Pesticide Pollution

April 2, 2015
  • Pesticide Pollution

Pesticide Pollution

Recently we witnessed another lawn company applying a synthetic pre emergent fertilizer to a residential property, and leave without cleaning the sidewalks. The problem here is that the excess fertilizer will wash into neighbors yards, or into the street during the next rain and then can pollute waterways. This is a great example of pesticide pollution.

There was a time when pesticides were a staple for a healthy, pest-free lawn. That was a simpler time, when we knew less about the short and long term effects that chemicals had on our environment and our bodies. And while society has changed, many of the chemical formulas for pesticides have not.

About Pesticide Pollution

In order for a pesticide to work, it has to have some movement through the different layers of soil. The pollution occurs when the chemicals move beyond the intended treatment area. This can happen through wind and other forms of erosion, through humans or animals tracking the poison on foot, or by water runoff.

On the subject of run-off, of the 30 most commonly used pesticide chemicals, 24 are toxic to fish and aquatic wildlife, 23 have the potential to leach, and 17 have been detected in the groundwater. The EPA has also included these chemicals in lists of unregulated drinking water contaminants. Synthetic pesticides contain chemicals that cause explosions of algae growth once they reach the water. This algae sucks all the oxygen out of water.

Pesticides often get tracked into homes on the bottom of shoes or via the air. In fact, the EPA has found that the level of air pollution inside a home can be two to five times greater than the pollution in the air outside. This can be largely due to pesticide pollution. These harmful chemicals absorb into soft surfaces like furniture and carpet, settle onto hard surfaces, or linger in the air and are ranked as one of the EPA’s four most dangerous environmental health risks in the United States.

Environmental Impact

Just as pesticide pollution can linger in the environment for a long time, it can also accumulate in the human body and have lasting health effects (many of which are not being researched or reported on). Pesticide chemicals can lead to birth defects, mutations, lasting health conditions like asthma, and damage to the endocrine system. The chemicals used in pesticides have been shown to increase a person’s risk for cancer (especially cancers driven by hormones, such as breast as prostate cancer).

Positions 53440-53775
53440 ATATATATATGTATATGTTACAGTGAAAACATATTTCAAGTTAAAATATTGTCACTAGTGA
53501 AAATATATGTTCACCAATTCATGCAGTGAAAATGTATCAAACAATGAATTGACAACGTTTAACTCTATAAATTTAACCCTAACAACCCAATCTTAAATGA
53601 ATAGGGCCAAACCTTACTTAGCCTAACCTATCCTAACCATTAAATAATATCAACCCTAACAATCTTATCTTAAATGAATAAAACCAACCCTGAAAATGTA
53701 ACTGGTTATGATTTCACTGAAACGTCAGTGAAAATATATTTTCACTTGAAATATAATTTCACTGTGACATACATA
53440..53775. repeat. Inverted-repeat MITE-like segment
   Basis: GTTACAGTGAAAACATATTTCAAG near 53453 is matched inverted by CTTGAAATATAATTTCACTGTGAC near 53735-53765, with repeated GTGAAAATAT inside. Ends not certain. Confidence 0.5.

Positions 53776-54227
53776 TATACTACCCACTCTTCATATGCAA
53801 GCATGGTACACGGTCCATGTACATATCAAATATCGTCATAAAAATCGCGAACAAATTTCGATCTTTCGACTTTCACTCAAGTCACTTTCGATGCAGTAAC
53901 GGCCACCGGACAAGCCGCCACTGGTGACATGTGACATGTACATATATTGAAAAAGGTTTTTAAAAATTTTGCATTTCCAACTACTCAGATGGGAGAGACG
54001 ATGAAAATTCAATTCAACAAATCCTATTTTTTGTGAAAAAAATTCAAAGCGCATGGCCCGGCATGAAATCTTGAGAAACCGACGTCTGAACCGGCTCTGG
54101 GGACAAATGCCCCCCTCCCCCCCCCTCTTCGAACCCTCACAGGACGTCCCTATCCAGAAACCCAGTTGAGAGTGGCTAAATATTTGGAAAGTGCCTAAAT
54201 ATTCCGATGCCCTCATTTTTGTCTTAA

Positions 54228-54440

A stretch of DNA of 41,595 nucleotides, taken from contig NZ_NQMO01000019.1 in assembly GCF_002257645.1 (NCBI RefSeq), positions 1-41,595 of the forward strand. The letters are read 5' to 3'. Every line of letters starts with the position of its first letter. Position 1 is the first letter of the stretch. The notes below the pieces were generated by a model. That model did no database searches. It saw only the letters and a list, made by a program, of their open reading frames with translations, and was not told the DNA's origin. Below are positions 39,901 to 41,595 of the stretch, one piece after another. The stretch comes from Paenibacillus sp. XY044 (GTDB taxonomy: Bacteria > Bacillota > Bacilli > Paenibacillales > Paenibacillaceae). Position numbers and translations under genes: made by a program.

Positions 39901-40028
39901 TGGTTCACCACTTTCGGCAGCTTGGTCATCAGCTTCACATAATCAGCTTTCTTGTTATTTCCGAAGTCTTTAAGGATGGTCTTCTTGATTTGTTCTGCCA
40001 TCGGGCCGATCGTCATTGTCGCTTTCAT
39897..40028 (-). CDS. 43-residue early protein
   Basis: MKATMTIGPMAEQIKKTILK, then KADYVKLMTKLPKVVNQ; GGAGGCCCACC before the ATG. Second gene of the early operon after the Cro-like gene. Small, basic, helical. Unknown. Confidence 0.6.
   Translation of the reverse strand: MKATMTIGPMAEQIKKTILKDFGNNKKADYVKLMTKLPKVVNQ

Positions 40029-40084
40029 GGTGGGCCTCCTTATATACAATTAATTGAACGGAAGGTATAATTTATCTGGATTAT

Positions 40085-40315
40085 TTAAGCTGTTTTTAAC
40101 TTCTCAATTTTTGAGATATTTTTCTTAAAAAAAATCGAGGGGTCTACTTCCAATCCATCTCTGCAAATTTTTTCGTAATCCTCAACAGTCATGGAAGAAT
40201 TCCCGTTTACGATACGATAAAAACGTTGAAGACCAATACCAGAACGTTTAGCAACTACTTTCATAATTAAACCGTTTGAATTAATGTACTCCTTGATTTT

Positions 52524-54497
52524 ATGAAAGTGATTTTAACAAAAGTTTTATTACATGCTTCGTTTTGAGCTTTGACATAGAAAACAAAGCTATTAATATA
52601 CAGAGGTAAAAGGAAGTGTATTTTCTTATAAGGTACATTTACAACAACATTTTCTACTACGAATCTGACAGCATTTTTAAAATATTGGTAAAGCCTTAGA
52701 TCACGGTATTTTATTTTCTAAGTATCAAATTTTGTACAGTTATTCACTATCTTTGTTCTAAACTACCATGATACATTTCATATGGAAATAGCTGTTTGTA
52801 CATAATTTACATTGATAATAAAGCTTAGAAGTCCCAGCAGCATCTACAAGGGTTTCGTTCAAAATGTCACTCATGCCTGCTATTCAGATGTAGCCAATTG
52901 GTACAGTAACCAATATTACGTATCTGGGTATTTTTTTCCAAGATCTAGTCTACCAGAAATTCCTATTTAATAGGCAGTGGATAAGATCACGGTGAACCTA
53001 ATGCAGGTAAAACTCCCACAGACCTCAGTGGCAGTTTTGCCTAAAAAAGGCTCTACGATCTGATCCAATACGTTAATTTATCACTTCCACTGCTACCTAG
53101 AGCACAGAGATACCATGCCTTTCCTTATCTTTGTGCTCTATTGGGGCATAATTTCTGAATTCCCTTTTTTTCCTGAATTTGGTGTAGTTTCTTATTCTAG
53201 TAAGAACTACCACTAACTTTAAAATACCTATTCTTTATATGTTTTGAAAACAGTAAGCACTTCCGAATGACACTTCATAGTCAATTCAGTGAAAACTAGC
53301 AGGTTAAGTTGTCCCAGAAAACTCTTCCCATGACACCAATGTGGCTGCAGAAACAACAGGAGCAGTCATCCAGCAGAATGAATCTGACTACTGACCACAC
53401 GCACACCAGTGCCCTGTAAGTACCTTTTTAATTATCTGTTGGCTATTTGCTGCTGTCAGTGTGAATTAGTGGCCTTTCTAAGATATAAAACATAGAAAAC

Humans aren’t the only ones who get hurt by pesticide pollution. Of the 30 most commonly used pesticides,16 are toxic to birds, 11 are deadly to bees and other pollinators, and we’ve already mentioned what they can do to aquatic life.

Pesticide pollution damages soil for years down the line. It can leach nutrients out of the soil, but more importantly it kills the organisms that work so hard to make your soil healthy and rich: earthworms, helpful insects, and microorganisms that aid in decomposition. In addition, the pesticide pollution can inhibit nitrogen fixation, which is what makes plants grow taller and stronger. It also can damage root growth.

Homeowners’ lawns and gardens receive more pesticides per year than agricultural fields do. Using pesticides and herbicides has been found to reduce the trace minerals that crops yield, so there has been a movement for farmers to stop using them. Homeowners, especially those with vegetable gardens or fruit trees, should consider switching to a more organic way to treat their lawns in order to avoid pesticide pollution and negative effects on their plants and homes.

Persistent Organic Pollutants (POPs) are among the most dangerous of the pesticide pollution we face today. POPs accumulate much more quickly than they degrade, and can even concentrate at up to 70,000 times what was originally concentrated. These pollutants can literally get worse the longer they are in the environment!

Organic Remedies

Many common problems that people use pesticides to treat have simple (and inexpensive) home or organic remedies available that are safer for the environment. In addition, there are plenty of good lawn practices that help prevent pests in the first place. Vinegar, red pepper sauce, and ivory soap are just a few of the healthier alternatives that can help keep your lawn and garden safe. Do some research and consider the alternatives, and if you are applying pesticides please be sure to do so safely to minimize harm and pesticide pollution.

Not only does Omaha Organics Lawn Care use products that are safe, we also always clean the excess product off of sidewalks and driveways to avoid unwanted runoff. Go Green Today!